The Problem of Pigeon-Holing
The Trials of a New Band in New York City
by David Kaplan, News Editor, NY News, December 11, 1991

Pigeon-Holing: the art of putting something in a particular category or placing a label on someone or something. Critics, in particular, love the practice of doling out classifications for bands as if they were a science project where you have to figure out the genus of a species. Musicians, on the other hand, hate it.

Frank Annunziata is the guitarist and lead vocalist of the New York City band 1 to 3, and he personally can't stand being pigeon-holed and resists any comparison placed on him or his band. Even if it's meant in a complimentary way. When told the band's music bears a similarity to the Police, he makes a face and winces as if he were being knifed in the heart.

"No, No," said Frank, shaking his head. "I don't like being stereo-typed into any one category. When I write, I don't think of a particular artist, I just write whatever's in my head that day. Speaking for the rest of the band, we're trying to be ourselves, and when someone says we sound like this group or that, even if they mean it in a good way, it bothers me. Not that I don't like the Police, but I think if someone trys to pin us down to one particular sound or form of music, it really doesn't reflect what we want to do. In fact, it actually detracts from what the band is all about. We all like a wide variety of music and that diversity comes through in our music."

Besides Frank (or "Faz," as he (is) sometimes known), who has served as the musical director for Peter Noone (of Herman's Hermits fame) for several years, the other two members of 1 to 3 are bass player Orville Davis (also known as O.D.) and drummer Andy Colemorgan ("Kool"). The night of their first professional gig, the band members gathered at Kool's apartment in the East Village at around 7p.m. Relaxed, in about three hours they would make their professional debut at the Bitter End. But make no mistake, these guys are by no means amateurs. Together as a collective unit for almost seven years, they have appeared on an informal basis as the nucleus of No one's touring band.

So what took them so long?

"This is the first time we've been able to put it together," explained O.D. "We've been working with Peter, so there really hasn't been too much time. So although it's been in the making for several years, this is the first time."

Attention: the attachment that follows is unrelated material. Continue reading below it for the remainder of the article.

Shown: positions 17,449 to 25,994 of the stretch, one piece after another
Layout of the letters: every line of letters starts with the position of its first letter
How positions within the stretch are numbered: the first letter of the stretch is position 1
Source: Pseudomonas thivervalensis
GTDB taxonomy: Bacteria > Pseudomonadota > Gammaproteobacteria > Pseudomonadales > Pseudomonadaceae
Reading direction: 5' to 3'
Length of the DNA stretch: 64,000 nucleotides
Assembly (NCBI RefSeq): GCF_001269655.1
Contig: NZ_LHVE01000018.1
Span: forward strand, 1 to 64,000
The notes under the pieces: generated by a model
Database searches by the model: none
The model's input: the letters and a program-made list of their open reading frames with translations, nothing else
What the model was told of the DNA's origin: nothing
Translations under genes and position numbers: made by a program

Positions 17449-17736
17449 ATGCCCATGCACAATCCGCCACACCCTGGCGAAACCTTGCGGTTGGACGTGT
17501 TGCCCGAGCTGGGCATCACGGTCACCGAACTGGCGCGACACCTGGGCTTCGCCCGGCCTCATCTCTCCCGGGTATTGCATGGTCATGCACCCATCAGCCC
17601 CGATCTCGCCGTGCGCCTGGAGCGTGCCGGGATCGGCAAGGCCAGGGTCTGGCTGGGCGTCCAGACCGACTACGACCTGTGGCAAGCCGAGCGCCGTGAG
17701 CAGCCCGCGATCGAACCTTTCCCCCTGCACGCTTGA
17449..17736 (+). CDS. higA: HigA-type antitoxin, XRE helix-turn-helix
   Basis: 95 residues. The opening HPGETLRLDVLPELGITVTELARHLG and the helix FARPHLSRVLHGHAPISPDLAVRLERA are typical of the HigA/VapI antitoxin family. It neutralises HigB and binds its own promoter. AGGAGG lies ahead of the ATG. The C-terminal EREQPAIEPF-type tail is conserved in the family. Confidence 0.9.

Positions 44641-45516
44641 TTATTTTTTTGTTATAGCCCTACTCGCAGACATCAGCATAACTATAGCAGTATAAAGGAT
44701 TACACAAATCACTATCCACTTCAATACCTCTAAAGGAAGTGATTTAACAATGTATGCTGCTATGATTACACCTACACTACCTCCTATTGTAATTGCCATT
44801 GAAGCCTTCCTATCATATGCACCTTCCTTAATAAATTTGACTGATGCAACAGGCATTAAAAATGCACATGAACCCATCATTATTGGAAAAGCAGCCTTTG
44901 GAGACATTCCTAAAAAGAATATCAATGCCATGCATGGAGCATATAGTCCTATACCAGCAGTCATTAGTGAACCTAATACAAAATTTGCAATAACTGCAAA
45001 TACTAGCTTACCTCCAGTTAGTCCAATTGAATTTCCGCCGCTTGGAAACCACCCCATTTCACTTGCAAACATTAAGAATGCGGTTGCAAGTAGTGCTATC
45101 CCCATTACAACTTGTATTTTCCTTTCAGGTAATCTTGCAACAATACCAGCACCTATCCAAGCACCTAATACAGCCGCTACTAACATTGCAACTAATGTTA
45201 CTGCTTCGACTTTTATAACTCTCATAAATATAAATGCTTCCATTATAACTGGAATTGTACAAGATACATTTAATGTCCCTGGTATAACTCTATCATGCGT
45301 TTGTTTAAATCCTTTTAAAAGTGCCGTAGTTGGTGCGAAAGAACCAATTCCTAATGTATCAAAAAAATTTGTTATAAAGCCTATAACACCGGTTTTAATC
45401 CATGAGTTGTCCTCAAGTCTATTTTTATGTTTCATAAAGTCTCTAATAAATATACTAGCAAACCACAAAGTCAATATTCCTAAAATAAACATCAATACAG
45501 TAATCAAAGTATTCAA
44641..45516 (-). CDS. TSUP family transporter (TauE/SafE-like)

O.D. has been making music with Frank (also known as "Faz") for more than a decade, and were in a previous band together called Visitor. The band opened for such groups as the Stray Cats and Todd Rundgren in the early '80s.

In addition to making music for a living, O.D.'s day job is interesting as well: he works as a counselor in a drug rehabilitation center (he said the connection between his nickname and his job is merely a coincidence). Other nicknames, he said laughing, were "unprintable").

Sitting on a bar stool, hands folded, O.D. said that after playing music for nearly half his life, the moment he quits is "when they pluck my cold, dead fingers from my guitar."

The Florida-born bassist spoke out about how the rock 'n roll lifestyle tends to put enormous strains on having a normal family relationship. O.D., the father of an 11-year-old son, acknowledged his responsibility as a role model and added that he tries to live up to that as both a parent and an artist.

"The world of politics is so full of s---," he said in a slow, southern drawl. "When something happens, it's the artist who starts it. I am trying to get into a position where I can accomplish some things so that I can have an effect socially."

Kool, the youngest member of 1 to 3, has been playing the drums since he was 14, after his older brother got a guitar. Through his brother, Kool got hooked up with Frank and O.D. ("Where did you find this guy," Frank told Kool's brother). He said he is philosophical about working in the music business and that he remains confident, if not realistic, about the odds of becoming a star.

"It's so hard to make it in the music business," he said, sipping a beer. "There is the constant anxiety of trying to get work. The chances of making it are one in a thousand. A lot depends on who you know -- it's a very clique-ish business."

He said that the only thing that really keeps him and the rest of the band going is the feeling of accomplishment when they go out in front of a live audience and everything seems to come together.

"There are moments when the music is really good," Kool said, smiling widely. "It just transcends everything else. On those nights when you're really on, you can literally step out of yourself. It's really a difficult feeling to describe."

Frank, who in addition to working with Peter Noone, has put in time with such classic rock legends as Gary U.S. Bonds, Ritchie Havens and contributed pre-production duties on John Lennon's last album, "Double-Fantasy."

The Brooklyn-born guitarist pointed to the band's amount of experience and the natural sound as their strong points.

"Every time you strike a chord or hit a drum, it's different," he said, explaining the sense of musical simplicity that 1 to 3 operates with. Frank stressed the "human element" employed by the band as a major factor in the sound they are going for, saying that the band chose "low tech" for economic reasons, in addition to esthetic reasons. The cost of touring--especially for a relatively unknown band--is astronomical these days, Frank mused, adding that the cost has not diminished his devotion to this band.

"My main focus is to get this band off in a big way," Frank commented. "Whatever I gotta do, I'll do."

The band's production coordinator, David Evans-Lombe, was standing off to the side, simply looking on and awaiting with pleasant anticipation for the moment when they would finally hit the stage. Lombe, smiling, quietly said, "This is the beginning of something special."